Voters in DeSoto and Marshall counties will soon elect a new Senator for Senate District 19 and a new Representative for House District 52.
Earlier this summer, Governor Phil Bryant set two legislative Special Elections for November 6 to coincide with the federal election. At the time, Bryant said, “Voters will avoid the burden of going to the polls multiple times and will save the cost of a special election.”
The qualifying deadline for candidates in both races is October 8. Special elections are non-partisan races, meaning candidates do not qualify under a political party designation.
As we have previously noted, Senator Merle Flowers, arguably the most influential member of the upper chamber under Lt. Governor Tate Reeves, resigned abruptly leaving SD 19 vacant.
To date, four candidates have emerged for SD 19: State Rep. Pat Nelson, Mike Smith, Dr. David Parker, and Kevin Blackwell. Smith has identified himself as a Democrat while the other three are promoting themselves as Republicans.
Much attention has been paid to this race given the potential impact it has on charter school legislation coming in the 2013 session. The public school lobby is strong in DeSoto County and could impact Lt. Governor Reeves and Speaker Philip Gunn’s plans come January.
On the House side, Rep. Tommy Woods retired from the District 52 seat after having served in that capacity since 1988. Woods switched from the Democratic Party to the Republican Party in 1996 and has ran unopposed in the last two legislative elections.
Not much attention has been paid to this race as of yet, however House Republicans would do well to familiarize themselves with the candidates given the slim margin by which they control the House. The vote of whomever wins will be vital on a number of possible pieces of legislation.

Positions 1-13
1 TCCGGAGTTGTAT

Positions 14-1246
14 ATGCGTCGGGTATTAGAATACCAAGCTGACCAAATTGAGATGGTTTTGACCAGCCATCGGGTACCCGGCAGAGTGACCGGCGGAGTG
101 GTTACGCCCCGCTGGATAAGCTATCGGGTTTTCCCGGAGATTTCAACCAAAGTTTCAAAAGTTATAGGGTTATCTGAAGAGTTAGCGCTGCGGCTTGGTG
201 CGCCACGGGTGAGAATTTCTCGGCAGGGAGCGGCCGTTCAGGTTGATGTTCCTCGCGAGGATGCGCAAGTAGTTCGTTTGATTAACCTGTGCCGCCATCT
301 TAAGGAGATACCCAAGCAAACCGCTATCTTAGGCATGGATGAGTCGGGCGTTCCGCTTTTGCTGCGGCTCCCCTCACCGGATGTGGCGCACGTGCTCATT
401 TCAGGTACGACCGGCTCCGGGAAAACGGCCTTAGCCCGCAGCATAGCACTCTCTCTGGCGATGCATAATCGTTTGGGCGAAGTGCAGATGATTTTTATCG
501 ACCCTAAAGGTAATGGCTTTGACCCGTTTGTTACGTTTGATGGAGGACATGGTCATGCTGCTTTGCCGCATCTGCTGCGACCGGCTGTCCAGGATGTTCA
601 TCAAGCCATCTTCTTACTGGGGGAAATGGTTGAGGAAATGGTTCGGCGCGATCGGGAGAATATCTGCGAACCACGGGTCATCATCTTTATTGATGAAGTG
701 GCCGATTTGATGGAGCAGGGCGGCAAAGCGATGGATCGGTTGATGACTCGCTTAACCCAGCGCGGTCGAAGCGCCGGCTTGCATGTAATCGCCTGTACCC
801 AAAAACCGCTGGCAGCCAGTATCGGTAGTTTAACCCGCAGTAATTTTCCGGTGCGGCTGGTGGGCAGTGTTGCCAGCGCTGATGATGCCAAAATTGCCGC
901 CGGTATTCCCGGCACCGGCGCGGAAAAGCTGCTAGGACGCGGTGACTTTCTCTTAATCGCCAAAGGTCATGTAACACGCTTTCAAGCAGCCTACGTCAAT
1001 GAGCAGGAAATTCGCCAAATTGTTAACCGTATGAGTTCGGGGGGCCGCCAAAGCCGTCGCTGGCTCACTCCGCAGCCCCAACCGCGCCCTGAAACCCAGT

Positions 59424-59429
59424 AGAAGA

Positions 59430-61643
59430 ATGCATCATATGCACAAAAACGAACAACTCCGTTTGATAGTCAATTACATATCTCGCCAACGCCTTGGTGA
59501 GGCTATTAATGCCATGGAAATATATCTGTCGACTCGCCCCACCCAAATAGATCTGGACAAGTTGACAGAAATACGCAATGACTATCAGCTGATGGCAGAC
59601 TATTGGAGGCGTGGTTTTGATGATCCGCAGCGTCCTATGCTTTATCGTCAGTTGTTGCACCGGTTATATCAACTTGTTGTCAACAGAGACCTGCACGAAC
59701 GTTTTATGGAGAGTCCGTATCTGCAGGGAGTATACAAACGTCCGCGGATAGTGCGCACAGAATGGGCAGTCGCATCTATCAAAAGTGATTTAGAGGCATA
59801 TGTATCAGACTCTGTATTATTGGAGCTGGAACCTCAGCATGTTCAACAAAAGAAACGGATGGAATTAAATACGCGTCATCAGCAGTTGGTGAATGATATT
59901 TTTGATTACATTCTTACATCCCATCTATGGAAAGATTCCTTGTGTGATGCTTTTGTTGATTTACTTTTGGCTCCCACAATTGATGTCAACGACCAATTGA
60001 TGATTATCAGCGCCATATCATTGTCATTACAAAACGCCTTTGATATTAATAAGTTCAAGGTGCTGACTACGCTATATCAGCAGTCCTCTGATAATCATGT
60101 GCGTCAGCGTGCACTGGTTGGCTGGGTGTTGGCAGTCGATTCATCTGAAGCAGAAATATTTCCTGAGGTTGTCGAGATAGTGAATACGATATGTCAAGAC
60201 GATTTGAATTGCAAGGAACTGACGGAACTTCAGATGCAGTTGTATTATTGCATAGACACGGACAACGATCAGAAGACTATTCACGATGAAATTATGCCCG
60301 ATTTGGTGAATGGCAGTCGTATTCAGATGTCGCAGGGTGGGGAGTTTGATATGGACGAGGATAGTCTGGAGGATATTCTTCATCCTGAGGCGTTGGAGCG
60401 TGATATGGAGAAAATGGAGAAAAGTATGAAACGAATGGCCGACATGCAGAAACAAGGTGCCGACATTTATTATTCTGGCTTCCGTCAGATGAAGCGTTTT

Vying to replace woods are three self-identified Republicans: Bill KinKade, Jeremy Bryan, and Van Wicker.
Kinkade’s bio notes that he joined Champion Awards and Apparel, Inc. in 1988 and is now Vice-President. He is in his mid-50s and served in the United States Air Force. He also studied at the University of New Mexico. Kinkade moved to Marshall County in 1992.
Bryan is a self-employed contractor in residential construction. He lives in the Barton community, just north of Byhalia, in Marshall County and was born in Memphis. His family moved to Mississippi while he was a student in high school.
As for Wicker, an internet search for Van Wicker turned up little although an Olive Branch resident matching this name is listed in his mid-60s and previously resided in Tennessee as late as 2008.
My suspicion on both of these races is that we won’t see any other candidates jump in prior to the qualifying deadline; if they do, they will significantly be behind the eight ball and will all but be assured to lose.
Yall Politics will keep an eye on these Special Elections as the qualifying winds down and the general election approaches.